To protect the people and secure their rights

Liberty and Democracy are not opposing ideas. The political center is where all change is made. Let's embrace reason and civility.

Friday, May 9, 2014

Suburban Democracy

I'd like to coin a phrase here: Suburban Democracy

A lot of focus in what I want to do is designed around public relations in local communities. The "suburban paradise system", as I used to call it, was effectively the American Dream, the post-war promise of the New Deal.

Eventually we were supposed to all have houses and jobs, just like in FDR's Second Bill of Rights. And yes, we were promised hover cars.

The civil rights movement was supported by suburban communities who believed in American democracy.  Progressives campaigned publicly, house to house, supporting candidates who supported civil rights, and even supported directly with time and money.

In the suburbia of the 70s, there were still ethnic gangs, but there was a general peace with little violence. We had county patrolmen that served more as ambassadors of government and were respected by the community.

You could pass literature door to door, easily move house to house to canvass for your organization or candidate. There was no fear of violence. If democracy means "votes, not bullets", that's how politics was in 70s suburbia.

Whatever I do in the future, I will rely on this model of democracy, this approach to political recruitment.

Reasonable, centralist policy of course. People don't want riots and revolution, they just want a better life. If anything is our "right" as citizens, it's the American dream.

Tuesday, April 8, 2014

Democracy and the Competitive Economy

Federal debt got you down?

Simply allow the USG to overdraft its account at the Fed, and stop selling securities on the open market.  No more federal "debt".

You're welcome
Conservative leaders are more than willing to deficit spend "at the top". Reagan, Bush, they all incurred massive deficits in the name of war.. They just don't want the benefits to help you in any way whatsoever, because frankly they could care less about your problems.

It's the basis of Monetarism, a policy built on private debt and treasury bills. We've been working under that policy for 40 years. Think that might have something to do with all the economics graphs of that period?

Deficit spending at the bottom is high velocity money that filters upwards through a competitive economy. Yes, eventually to the "top", but at the same time providing upward mobility and the benefits of real competition.

The last thing these "job creators" want is competition. Stop paying interest on money that just sits there, stop taxing poor people, and guarantee pensions, medical insurance and education for every citizen.

That would be a competitive economy.

That's the promise of American democracy, the one we were promised in WW2. This sustained effort to privatize everything and end democracy has to stop. If we lose our democracy, we lose our liberty as well

Monday, January 13, 2014

Single Payer is Good for Business

The Affordable Care Act (aka "Obamacare") attempts to provide universal health insurance through the private insurance industry, subsidizing premiums where necessary to cover as many people as possible with "affordable" private insurance. A much better plan called "single payer" wasn't even discussed when the health care debate began in 2009, the President himself declaring that single payer was "off the table".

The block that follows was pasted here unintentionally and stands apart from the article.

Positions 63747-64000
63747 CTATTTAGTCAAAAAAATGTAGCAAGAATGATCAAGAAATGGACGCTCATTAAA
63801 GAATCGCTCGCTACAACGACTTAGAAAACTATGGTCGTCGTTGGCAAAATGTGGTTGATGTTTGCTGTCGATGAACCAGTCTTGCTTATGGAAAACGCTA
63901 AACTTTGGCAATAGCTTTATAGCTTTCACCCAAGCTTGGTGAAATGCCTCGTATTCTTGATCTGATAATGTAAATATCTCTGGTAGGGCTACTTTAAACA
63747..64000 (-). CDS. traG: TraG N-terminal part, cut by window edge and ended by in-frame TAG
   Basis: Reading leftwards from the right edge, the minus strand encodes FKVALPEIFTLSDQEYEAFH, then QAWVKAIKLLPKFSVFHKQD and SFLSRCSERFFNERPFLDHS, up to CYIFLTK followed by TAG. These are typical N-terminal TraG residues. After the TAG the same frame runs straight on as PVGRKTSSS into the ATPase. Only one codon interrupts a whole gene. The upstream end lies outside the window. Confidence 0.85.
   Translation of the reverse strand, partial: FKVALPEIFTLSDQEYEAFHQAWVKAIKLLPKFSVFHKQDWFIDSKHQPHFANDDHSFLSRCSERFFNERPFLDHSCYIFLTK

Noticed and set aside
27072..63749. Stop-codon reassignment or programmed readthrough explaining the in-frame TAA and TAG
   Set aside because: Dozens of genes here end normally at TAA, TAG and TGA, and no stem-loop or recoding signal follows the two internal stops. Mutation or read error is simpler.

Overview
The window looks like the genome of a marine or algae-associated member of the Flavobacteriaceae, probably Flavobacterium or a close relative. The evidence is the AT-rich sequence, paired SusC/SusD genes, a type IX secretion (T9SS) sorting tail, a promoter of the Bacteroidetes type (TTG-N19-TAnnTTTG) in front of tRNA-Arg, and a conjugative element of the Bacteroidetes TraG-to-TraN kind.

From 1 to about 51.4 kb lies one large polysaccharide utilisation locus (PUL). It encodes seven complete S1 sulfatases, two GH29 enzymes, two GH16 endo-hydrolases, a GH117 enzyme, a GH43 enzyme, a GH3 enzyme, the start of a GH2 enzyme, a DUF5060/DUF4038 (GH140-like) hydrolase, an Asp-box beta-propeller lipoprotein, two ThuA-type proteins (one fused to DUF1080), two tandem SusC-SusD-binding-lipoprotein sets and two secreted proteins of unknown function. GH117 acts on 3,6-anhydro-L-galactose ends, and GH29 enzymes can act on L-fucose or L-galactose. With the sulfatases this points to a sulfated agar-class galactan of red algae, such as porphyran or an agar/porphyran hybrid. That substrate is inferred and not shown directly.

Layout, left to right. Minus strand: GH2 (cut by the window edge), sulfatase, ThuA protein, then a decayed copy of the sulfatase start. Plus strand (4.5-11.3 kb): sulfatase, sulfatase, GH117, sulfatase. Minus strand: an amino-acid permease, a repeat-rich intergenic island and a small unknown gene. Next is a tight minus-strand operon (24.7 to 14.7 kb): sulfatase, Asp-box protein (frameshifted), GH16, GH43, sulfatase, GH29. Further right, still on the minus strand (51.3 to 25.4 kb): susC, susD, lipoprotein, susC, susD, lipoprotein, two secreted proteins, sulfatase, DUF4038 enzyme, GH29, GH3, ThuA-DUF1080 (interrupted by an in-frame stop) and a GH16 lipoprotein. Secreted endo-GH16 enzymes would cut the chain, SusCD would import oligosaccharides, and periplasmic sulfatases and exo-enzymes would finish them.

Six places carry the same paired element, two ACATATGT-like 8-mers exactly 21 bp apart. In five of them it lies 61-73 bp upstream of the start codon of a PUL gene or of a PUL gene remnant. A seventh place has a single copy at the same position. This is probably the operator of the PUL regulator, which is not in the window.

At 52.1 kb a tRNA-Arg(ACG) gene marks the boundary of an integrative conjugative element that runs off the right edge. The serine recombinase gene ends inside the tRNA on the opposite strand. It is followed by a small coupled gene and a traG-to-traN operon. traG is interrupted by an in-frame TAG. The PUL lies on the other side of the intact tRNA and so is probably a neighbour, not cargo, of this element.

Single payer simply means that the Federal government provides basic health insurance to all citizens. Another term for single payer is "medicare for all", easily enacted into law by changing the age of eligibility from 65 years of age to zero. Payroll taxes are completely unnecessary to fund it, just as health insurance premiums themselves would be unnecessary for most citizens under a single payer system.

The direct benefit of single payer is obvious, but the advantages to the private economy aren't as well understood. The fact is that single payer is good for business, good for everybody, and it's an easy solution to settle this health care issue once and for all.

Consider the advantages that a single payer system offers to the private, small- business environment:

First of all, health insurance would cease to be a factor in hiring and staffing decisions. You won't have to worry about what an employee's future health problems might cost the company, or what additional health insurance overhead might do to your labor costs when hiring new employees. They're already covered.

Second, other heavy insurance costs could be reduced or even eliminated. This includes the large portion of automotive insurance, general liability insurance in case somebody sues you for slipping on the sidewalk, workman's compensation insurance, and even product liability insurance, all of which would be greatly diminished or rendered unnecessary.

In effect, we can remove the burden of health care from business and workers alike under a single payer plan. America would go about its business without the fear of medical costs impacting their future. If you get hurt or contract an illness, you go to a doctor and you're covered. It's that simple.

And don't let people tell you that this is "socialized medicine". It's not. This plan relies completely on the private sector to provide medical services. Private insurance companies would remain to provide other types of insurance as well as vanity or supplemental health insurance to those who can afford it.

It's time to bring the single payer argument back into public debate. The idea has broad support from medical professionals, small businesses and the American public. Single payer is good for business and good for America. Let's get it done.